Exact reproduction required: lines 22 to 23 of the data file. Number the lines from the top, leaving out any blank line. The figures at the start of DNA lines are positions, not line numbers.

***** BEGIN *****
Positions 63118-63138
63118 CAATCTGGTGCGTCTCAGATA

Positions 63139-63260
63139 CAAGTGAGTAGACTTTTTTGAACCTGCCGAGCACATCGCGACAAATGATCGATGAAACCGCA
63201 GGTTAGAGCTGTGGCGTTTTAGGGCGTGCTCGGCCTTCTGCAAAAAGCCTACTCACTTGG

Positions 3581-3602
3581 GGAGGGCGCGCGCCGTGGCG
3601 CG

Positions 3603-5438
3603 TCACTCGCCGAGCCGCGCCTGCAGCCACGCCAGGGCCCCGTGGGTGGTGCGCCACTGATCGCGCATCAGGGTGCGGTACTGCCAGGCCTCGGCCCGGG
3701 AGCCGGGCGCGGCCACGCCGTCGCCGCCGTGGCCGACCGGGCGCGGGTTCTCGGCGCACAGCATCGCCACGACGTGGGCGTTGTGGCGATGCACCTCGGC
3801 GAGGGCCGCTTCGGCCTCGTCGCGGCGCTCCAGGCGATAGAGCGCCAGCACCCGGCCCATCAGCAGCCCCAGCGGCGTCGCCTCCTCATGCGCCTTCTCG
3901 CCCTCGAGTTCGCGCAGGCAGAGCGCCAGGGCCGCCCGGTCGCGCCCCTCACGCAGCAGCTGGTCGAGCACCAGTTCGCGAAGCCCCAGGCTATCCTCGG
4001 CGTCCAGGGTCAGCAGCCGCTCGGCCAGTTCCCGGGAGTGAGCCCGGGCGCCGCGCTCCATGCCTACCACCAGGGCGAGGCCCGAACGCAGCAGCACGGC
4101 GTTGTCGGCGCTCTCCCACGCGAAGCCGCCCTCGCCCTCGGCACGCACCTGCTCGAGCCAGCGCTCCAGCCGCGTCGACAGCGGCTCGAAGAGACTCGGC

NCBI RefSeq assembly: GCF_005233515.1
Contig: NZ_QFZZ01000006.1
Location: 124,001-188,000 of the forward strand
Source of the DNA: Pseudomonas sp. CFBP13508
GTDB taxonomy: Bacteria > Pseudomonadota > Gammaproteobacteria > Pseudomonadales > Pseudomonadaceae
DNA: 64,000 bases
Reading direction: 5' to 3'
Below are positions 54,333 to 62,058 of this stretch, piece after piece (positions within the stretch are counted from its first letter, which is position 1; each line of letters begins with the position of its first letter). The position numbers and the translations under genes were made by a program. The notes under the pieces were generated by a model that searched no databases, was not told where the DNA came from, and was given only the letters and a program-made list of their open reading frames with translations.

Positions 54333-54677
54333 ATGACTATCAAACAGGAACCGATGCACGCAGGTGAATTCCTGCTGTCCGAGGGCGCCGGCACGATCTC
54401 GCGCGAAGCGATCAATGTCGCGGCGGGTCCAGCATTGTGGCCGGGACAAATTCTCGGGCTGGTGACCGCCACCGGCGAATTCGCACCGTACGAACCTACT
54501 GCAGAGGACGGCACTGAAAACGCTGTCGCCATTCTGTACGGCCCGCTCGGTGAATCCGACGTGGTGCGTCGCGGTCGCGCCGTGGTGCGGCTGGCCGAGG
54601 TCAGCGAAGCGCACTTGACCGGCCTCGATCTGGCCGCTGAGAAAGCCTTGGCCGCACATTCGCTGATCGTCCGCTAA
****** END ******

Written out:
Reading direction: 5' to 3'
Below are positions 54,333 to 62,058 of this stretch, piece after piece (positions within the stretch are counted from its first letter, which is position 1; each line of letters begins with the position of its first letter). The position numbers and the translations under genes were made by a program. The notes under the pieces were generated by a model that searched no databases, was not told where the DNA came from, and was given only the letters and a program-made list of their open reading frames with translations.